This set of worksheets and PowerPoint introduces teachers and learners to six different genocides through a key date, the experiences of one person, and the story of one artefact. The final worksheet explores more current issues around discrimination, here in the UK.
These resources have been created to provide educators and Holocaust Memorial Day (HMD) activity organisers with suggested films that talk to both the Holocaust and more recent genocides in Cambodia, Rwanda, Bosnia and Darfur. The resources also provide discussion points, questions and suggestions for further activities to take forward your learning and engagement with the Holocaust and more recent genocides.
Darfur is a region in the west of Sudan, bordering Chad, in north-east Africa. In 2003, the Sudanese Government armed militia - the Janjaweed – to attack black African people in Darfur. This short film explains how the genocide in Darfur unfolded, and how violence continues there today.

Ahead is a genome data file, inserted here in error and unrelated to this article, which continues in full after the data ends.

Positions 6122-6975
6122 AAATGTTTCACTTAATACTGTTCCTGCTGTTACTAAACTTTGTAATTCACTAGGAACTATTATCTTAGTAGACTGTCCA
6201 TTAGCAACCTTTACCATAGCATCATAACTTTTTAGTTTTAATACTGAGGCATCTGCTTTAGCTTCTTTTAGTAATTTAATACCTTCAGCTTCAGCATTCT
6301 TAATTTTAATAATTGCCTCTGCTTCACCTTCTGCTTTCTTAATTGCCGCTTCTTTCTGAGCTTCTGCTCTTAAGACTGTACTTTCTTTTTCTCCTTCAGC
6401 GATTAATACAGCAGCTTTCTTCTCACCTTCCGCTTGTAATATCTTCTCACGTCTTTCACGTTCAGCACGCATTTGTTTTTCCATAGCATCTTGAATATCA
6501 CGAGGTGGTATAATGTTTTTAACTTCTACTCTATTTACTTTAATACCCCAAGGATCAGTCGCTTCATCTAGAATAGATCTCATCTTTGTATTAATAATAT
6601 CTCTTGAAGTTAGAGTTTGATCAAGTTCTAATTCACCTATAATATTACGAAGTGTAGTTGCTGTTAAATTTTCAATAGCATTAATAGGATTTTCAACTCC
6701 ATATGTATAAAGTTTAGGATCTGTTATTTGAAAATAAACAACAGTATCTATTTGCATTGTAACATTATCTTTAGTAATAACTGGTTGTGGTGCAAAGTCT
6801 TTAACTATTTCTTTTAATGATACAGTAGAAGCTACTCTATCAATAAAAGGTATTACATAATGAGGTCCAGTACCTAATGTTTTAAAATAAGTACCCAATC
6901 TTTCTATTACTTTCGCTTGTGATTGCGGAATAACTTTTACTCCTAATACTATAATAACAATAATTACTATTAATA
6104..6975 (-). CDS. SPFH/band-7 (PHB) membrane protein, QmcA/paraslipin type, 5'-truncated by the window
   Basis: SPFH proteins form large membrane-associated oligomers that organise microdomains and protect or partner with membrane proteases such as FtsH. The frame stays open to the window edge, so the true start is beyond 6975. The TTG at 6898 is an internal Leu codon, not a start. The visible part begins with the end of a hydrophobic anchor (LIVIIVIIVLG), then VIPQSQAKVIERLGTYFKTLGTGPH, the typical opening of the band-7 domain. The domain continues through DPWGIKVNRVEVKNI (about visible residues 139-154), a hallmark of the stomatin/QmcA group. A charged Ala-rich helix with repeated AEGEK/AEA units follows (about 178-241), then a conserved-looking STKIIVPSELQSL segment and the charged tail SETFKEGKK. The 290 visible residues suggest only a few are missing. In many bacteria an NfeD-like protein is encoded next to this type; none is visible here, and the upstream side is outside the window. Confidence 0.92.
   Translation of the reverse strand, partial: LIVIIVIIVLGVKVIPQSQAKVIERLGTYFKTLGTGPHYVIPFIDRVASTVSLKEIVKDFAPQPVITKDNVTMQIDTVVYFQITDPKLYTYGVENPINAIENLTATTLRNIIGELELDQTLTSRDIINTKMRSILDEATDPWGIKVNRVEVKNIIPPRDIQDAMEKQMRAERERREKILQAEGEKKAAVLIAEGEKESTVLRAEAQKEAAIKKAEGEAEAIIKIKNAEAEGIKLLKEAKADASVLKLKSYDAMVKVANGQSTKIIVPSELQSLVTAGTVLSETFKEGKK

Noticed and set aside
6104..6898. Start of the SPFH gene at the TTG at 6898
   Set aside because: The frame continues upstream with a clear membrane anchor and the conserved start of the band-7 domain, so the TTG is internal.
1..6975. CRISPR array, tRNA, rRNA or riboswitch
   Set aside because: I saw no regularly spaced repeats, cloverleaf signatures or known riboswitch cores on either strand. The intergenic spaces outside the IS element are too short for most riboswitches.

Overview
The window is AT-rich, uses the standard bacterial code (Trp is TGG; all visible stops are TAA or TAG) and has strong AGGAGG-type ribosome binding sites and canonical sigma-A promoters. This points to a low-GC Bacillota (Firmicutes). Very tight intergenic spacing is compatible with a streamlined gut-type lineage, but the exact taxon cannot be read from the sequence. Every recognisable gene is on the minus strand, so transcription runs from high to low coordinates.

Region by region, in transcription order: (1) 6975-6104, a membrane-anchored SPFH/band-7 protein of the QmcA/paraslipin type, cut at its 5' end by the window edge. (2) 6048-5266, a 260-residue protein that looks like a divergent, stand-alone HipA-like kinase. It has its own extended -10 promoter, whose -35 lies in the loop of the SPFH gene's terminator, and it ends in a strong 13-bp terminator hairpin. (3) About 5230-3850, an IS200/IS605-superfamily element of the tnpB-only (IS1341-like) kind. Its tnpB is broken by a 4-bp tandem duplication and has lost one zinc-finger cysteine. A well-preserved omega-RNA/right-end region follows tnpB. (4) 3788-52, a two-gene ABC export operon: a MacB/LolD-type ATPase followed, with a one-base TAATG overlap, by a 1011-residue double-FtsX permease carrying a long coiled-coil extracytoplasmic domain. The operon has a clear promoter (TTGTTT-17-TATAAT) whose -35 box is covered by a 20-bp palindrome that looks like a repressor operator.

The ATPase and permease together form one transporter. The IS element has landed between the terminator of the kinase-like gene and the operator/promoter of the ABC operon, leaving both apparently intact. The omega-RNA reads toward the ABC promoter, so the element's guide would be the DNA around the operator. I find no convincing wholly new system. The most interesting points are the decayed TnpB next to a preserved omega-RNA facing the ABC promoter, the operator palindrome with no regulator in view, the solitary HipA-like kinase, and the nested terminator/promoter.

In this video Sir David Suchet describes how the genocide in Darfur unfolded.
In this sequence of videos Dr Martin Stern MBE, a survivor of the Holocaust, and Amouna Adam, a survivor of the genocide in Darfur, give testimony to HMP Magilligan and Royal Drawing School.
Jeddah Zakaria, survivor of the genocide in Darfur, gives testimony to The Archbishop of Canterbury for the UK Holocaust Memorial Day Ceremony.
Our first ever podcast series, ‘Learning from Genocide’ features in-depth testimonies and experiences of people directly affected by the Holocaust, Nazi persecution of other groups, and the genocides that followed in Cambodia, Rwanda, Bosnia, and Darfur.
There is always a set of circumstances which occur or which are created to build the climate in which genocide can take place. In this video we explain the ten stages of genocide, as developed by Gregory H Stanton, President of Genocide Watch.
This set of six worksheets introduces secondary school teachers and students to six different genocides through a key date, the experiences of one person, and the story of one artefact. It can also be used in a non-school environment.
Despite escaping the genocide in 2003 and seeking asylum in the UK, Sharif Barko was tragically murdered when he returned to Darfur to arrange for his daughter to join him.